Within a week of going to Alert Level 3, five men lost their lives in three separate incidents on the Manukau Harbour.
On Saturday 9 October, the first weekend after L4 ended, a diver was reported missing off Cornwallis Beach at 8.25am. The conditions at the time were strong swells and the usual currents near the Manukau Heads. Emergency services responded and the Police and Westpac Rescue helicopters conducted a search. Eventually at 10am they found the missing diver who was deceased. The Police have referred the death to the coroner.
The next day, Sunday 10 October, people in Hillsborough were shocked to see the Police and Westpac Rescue helicopters searching the harbour at low level in front of their houses. Dr Anup Chand was fishing at the Kingswood Reserve when he noticed a pink outrigger canoe mid channel. He saw a person in the water being carried in one direction by the current, while the craft got blown in the opposite direction by the strong winds. The occupant had a flashing light in his hand but then he disappeared. A woman near Dr Chand on the reserve called 111. A body was winched from the harbour by helicopter at 2.40pm. Dr Chand was deeply affected by witnessing the tragedy, but being powerless to personally help.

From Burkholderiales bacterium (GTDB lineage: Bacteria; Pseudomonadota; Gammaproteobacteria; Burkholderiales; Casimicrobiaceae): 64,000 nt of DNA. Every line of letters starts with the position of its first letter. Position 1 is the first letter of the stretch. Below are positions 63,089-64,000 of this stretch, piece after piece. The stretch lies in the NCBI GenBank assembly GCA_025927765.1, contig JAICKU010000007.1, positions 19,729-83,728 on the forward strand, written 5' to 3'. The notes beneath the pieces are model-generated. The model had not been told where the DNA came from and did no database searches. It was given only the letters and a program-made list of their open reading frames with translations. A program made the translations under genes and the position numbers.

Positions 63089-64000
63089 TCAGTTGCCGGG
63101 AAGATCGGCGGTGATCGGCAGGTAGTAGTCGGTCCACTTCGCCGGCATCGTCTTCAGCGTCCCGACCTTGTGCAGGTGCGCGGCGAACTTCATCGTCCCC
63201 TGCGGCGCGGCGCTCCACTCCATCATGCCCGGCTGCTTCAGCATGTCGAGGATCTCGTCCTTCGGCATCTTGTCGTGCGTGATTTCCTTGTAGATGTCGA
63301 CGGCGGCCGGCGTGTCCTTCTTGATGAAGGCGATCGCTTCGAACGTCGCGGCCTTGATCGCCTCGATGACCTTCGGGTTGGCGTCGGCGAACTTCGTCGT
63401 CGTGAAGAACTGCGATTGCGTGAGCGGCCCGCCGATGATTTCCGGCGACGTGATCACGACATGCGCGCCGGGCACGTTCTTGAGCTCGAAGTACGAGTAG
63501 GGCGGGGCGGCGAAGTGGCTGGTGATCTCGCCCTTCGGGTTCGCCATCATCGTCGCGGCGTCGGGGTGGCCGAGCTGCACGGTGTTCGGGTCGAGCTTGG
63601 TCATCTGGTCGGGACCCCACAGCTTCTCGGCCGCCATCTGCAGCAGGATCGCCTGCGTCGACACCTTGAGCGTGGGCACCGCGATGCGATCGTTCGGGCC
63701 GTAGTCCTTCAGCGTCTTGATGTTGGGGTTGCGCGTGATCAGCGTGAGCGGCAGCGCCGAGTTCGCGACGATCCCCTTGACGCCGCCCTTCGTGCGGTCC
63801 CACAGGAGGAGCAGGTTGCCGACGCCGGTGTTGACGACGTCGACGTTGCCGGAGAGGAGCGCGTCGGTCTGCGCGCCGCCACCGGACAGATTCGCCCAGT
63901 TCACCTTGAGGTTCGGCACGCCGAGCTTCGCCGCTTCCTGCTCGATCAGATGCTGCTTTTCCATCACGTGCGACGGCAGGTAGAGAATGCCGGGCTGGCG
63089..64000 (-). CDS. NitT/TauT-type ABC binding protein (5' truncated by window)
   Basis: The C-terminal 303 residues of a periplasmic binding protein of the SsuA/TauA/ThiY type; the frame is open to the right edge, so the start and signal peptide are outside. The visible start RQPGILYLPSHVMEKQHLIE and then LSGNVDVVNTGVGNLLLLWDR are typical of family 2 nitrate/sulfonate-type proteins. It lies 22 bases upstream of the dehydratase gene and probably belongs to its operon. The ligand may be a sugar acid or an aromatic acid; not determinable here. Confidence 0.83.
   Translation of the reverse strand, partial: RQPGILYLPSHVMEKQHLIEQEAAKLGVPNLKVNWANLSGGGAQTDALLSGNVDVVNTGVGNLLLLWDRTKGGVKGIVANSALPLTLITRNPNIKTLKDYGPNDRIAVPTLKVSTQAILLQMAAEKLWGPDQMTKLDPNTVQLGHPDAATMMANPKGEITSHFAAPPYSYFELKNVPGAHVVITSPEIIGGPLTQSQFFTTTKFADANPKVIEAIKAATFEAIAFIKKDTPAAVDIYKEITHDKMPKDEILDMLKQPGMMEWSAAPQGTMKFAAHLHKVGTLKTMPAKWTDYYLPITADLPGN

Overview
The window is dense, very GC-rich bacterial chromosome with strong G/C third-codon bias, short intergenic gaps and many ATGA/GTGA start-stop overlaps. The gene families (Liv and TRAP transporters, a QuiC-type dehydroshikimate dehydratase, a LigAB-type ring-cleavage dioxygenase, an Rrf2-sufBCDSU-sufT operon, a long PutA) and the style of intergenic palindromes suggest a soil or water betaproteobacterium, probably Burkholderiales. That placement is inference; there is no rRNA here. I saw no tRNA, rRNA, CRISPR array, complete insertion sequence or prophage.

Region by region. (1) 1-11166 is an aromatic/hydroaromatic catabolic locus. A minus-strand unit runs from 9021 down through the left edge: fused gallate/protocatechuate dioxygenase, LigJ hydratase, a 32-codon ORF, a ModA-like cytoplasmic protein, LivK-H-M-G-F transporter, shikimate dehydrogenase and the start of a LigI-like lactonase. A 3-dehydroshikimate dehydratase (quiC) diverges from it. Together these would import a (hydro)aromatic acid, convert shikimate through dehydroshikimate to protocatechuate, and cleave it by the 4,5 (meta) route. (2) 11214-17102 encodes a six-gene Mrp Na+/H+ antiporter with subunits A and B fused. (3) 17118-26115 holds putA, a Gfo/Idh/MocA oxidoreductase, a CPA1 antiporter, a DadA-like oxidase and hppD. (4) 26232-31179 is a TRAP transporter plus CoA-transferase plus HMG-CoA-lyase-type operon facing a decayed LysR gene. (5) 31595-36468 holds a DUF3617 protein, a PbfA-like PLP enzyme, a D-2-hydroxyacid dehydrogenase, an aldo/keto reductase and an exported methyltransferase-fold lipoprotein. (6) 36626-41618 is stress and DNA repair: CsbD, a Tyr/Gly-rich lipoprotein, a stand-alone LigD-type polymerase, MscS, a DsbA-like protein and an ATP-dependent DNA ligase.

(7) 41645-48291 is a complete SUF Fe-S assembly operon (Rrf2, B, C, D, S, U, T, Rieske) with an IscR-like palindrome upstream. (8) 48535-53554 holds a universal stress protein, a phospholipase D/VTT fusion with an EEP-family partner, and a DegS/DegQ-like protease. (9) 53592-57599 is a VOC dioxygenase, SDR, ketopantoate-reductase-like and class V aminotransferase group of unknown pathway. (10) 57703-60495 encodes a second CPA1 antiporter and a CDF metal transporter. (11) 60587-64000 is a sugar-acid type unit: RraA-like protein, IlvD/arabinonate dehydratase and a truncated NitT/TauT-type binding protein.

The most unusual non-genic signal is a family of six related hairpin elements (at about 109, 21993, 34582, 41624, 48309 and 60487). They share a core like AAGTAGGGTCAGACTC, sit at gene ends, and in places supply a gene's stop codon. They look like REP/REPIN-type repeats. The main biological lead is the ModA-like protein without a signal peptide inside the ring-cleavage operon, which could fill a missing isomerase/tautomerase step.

The man has since been named as Kafoa Hala Latu. His friends called him the ‘Ultimate Waterman’ and ‘King Kafoa' for his achievements in outrigger canoeing. He had moved to Auckland from Tonga aged 8. He won a scholarship to Auckland Boys Grammar and played rugby. From that he got a contract with the Manly Sea Eagles. Kafoa then moved to the USA to play NFL football with the San Francisco 49ers, but a knee injury ended his career in that sport.
Kafoa then pivoted to outrigger canoeing as a way to help Tongan youth in Hawaii. His crew competed very successfully in both the Molokai and Queen Lili Races. He has coached many groups in the USA and NZ, turning amateur paddlers into medallists. Over the years, Kafoa had rescued many others from the waves, said his partner, Katherine Williams.
The tragic events on the Manukau continued following weekend on 16th October, when a boat flipped crossing the Manukau bar. Other boaties came to assist, but three men drowned. They were Niveth Boutsady, aged 70, Mongkhon Wongmongkhon, aged 61, and Udom Roopsom, aged 54. A fourth man, aged 23, was airlifted to hospital and has since recovered. The boat sank, but lifejackets and debris were recovered from the area.
According to the Coastguard there were as many boats out as could be expected at the height of summer. Police thanked those members of the public who offered their assistance at the scene. The Transport Accident Investigation Commission (TAIC) has launched an inquiry into a boating tragedy.